NASA, Google buy quantum computer from B.C. firm
A quantum computer has been purchased from Burnaby, B.C.-based D-Wave Systems by a NASA-led group that aims to solve problems requiring creativity — something that conventional computers aren't good at.
The D-Wave Two is currently being installed at the new Quantum Artificial Intelligence Lab at NASA Ames Research Center in Moffett Field, Calif., and should be up and running this fall, D-Wave announced Thursday.
The lab is a collaboration among NASA, Google and the Universities Space Research Association, who expect to use the quantum computer to tackle problems related to machine learning, web searching, speech recognition, planning and scheduling, searching for exoplanets, and supporting operations in mission control centres. The USRA will also make the system available to other U.S. academic institutions.
"We are extremely pleased to make this announcement," said Vern Brownell, CEO of D-Wave in a statement.
"Three world class organizations and their research teams will use the D-Wave Two to develop real world applications and to support research from leading academic institutions. This joint effort shows that quantum computing has expanded beyond the theoretical realm and into the worlds of business and technology."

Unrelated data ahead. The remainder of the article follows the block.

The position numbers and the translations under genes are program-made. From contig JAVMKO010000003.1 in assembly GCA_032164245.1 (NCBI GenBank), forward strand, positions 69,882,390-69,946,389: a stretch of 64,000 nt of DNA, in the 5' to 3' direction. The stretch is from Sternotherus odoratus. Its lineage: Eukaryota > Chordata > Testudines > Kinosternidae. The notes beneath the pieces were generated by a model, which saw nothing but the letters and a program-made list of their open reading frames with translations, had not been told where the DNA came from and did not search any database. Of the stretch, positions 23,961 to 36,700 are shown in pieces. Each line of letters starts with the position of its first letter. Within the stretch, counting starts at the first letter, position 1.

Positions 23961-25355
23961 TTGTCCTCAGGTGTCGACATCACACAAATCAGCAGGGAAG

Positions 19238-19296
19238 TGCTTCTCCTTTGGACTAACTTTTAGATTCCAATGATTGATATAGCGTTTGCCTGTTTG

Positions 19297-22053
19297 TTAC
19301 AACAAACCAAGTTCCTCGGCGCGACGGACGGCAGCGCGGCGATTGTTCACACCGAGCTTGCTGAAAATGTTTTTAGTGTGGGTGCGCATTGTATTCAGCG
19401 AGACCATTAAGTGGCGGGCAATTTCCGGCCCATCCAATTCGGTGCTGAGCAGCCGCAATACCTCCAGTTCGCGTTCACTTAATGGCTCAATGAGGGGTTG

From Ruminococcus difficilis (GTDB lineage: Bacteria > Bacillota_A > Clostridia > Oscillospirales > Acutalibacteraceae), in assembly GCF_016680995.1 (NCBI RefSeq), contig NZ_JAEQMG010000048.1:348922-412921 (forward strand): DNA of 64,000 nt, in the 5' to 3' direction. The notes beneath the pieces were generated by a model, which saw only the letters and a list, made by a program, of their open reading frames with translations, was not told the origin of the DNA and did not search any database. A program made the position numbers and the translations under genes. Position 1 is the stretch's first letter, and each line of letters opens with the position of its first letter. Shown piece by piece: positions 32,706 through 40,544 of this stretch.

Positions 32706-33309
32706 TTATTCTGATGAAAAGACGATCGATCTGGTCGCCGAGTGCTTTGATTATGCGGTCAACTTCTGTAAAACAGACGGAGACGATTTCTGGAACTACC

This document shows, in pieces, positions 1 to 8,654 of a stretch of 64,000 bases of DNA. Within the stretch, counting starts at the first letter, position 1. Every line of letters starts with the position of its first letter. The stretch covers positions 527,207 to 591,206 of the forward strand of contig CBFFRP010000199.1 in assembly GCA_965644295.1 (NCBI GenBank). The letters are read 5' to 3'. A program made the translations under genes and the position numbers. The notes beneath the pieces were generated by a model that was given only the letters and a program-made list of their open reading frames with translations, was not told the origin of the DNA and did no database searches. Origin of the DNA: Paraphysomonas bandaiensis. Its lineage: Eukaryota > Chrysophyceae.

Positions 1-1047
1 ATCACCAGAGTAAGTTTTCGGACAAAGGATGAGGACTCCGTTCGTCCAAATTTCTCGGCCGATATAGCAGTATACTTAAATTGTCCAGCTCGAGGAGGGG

Quantum computers store data in units called qubits, analogous to the bits used in conventional computers. But while each conventional bit stores information as either 1 or 0, qubits make use of quantum mechanics — laws of physics that apply only to very small particles such as atoms — to encode information as both 1 and 0 at the same time.
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